Monday, May 29, 2006

Shall I compare thee to a summer's day? (Sonnet 18)

by William Shakespeare

Shall I compare thee to a summer's day?
Thou art more lovely and more temperate.
Rough winds do shake the darling buds of May,
And summer's lease hath all too short a date.
Sometime too hot the eye of heaven shines,
And often is his gold complexion dimmed;
And every fair from fair sometime declines,
By chance, or nature's changing course, untrimmed;
But thy eternal summer shall not fade,
Nor lose possession of that fair thou ow'st,
Nor shall death brag thou wand'rest in his shade,
When in eternal lines to Time thou grow'st.
So long as men can breathe, or eyes can see,
So long lives this, and this gives life to thee.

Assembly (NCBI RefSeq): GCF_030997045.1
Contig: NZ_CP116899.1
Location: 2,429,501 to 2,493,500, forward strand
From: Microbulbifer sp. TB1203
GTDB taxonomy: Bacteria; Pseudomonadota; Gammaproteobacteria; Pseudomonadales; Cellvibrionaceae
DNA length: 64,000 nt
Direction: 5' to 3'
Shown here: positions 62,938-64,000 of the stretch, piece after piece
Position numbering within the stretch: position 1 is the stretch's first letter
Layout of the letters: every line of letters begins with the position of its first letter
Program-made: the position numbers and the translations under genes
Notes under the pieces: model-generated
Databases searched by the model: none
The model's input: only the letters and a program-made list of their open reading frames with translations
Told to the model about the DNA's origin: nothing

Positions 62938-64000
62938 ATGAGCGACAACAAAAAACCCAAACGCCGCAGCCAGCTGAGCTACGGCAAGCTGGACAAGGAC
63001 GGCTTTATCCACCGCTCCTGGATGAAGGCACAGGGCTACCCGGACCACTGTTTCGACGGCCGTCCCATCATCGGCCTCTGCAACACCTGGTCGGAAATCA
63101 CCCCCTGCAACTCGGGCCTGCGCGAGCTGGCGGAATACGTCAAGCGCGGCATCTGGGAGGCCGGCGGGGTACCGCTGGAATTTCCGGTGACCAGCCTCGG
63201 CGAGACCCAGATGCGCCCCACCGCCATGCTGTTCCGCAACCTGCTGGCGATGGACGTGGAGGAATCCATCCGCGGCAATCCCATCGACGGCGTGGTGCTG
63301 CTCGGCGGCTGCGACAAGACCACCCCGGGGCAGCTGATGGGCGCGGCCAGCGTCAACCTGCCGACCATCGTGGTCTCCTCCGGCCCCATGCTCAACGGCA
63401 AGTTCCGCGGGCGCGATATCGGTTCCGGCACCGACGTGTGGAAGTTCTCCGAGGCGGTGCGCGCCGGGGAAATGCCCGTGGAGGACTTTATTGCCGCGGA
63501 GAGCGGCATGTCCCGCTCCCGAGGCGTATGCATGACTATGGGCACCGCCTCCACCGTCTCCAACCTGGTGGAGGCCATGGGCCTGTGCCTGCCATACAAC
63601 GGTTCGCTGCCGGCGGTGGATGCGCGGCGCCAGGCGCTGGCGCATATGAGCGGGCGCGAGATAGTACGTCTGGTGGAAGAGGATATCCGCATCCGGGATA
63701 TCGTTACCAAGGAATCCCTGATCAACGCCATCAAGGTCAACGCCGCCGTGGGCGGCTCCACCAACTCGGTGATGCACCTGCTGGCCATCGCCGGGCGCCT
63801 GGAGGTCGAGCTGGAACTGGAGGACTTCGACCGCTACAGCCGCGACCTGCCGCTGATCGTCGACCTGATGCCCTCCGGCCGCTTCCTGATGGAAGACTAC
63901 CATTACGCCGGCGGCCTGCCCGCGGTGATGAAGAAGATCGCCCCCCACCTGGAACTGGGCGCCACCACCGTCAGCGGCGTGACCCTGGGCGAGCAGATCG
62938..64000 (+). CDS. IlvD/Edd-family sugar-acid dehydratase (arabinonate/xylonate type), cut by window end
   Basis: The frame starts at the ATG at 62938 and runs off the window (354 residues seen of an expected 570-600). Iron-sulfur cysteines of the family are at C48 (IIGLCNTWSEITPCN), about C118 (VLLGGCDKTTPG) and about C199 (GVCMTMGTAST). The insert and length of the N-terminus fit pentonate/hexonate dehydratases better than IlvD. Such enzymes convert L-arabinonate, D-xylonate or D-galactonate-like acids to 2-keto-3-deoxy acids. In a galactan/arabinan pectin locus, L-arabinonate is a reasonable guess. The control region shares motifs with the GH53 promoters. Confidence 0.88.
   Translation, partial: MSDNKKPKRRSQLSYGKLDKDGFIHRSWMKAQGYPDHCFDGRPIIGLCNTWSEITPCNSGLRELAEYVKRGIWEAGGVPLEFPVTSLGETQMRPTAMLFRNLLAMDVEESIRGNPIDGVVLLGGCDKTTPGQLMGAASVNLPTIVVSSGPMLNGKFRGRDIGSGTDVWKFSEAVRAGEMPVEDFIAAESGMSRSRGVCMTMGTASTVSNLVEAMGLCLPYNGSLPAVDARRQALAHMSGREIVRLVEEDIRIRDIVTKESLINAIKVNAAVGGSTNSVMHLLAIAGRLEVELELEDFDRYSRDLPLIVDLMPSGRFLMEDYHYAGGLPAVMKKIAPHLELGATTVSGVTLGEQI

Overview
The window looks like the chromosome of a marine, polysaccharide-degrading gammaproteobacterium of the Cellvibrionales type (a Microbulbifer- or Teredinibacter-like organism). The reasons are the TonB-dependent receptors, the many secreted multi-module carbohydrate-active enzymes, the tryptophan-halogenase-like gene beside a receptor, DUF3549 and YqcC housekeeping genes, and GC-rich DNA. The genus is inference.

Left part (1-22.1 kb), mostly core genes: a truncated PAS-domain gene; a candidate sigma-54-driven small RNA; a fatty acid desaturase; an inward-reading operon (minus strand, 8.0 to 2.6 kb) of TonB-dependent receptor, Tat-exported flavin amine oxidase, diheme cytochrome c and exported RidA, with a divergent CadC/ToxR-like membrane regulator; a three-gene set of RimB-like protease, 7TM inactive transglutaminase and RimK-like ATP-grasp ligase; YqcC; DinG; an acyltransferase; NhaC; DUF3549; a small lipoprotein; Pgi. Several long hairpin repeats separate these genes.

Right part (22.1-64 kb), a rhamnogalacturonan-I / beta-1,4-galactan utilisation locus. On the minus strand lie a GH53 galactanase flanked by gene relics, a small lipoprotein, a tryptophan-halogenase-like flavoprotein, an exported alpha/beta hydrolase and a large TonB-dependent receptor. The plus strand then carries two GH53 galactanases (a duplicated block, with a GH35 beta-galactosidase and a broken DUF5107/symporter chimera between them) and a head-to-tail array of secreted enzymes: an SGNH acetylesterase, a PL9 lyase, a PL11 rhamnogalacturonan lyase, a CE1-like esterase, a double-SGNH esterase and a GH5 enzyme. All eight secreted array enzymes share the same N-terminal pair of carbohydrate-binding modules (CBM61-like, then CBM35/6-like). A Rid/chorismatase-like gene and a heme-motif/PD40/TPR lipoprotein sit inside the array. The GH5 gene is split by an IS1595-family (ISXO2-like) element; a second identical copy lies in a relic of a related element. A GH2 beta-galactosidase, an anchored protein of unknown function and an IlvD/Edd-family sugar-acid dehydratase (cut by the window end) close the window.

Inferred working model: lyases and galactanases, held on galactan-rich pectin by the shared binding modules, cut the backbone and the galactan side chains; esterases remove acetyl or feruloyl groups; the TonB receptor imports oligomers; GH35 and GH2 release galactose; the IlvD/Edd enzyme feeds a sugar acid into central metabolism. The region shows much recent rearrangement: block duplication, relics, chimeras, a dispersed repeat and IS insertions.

Happy First Unofficial Day of Summer everyone...


Blogger teabird17 said...

I especially love "the eye of heaven" and "nor shall death brag" - the personifications are so *substantial* that you can see each at the end of a continuum, with the golden summer glowing in between. Lovely choice for today!

3:35 PM  
Blogger Paula said...

I am going back and reading all the poems I have missed. This Sonnet #18 is wonderful for the changing of the guard from Spring to Summer. But as of today, July 24th, this line "...But thy eternal summer shall not fade..." seems most real as I am now wishing for an early cool and crisp Autumn.

1:40 PM  

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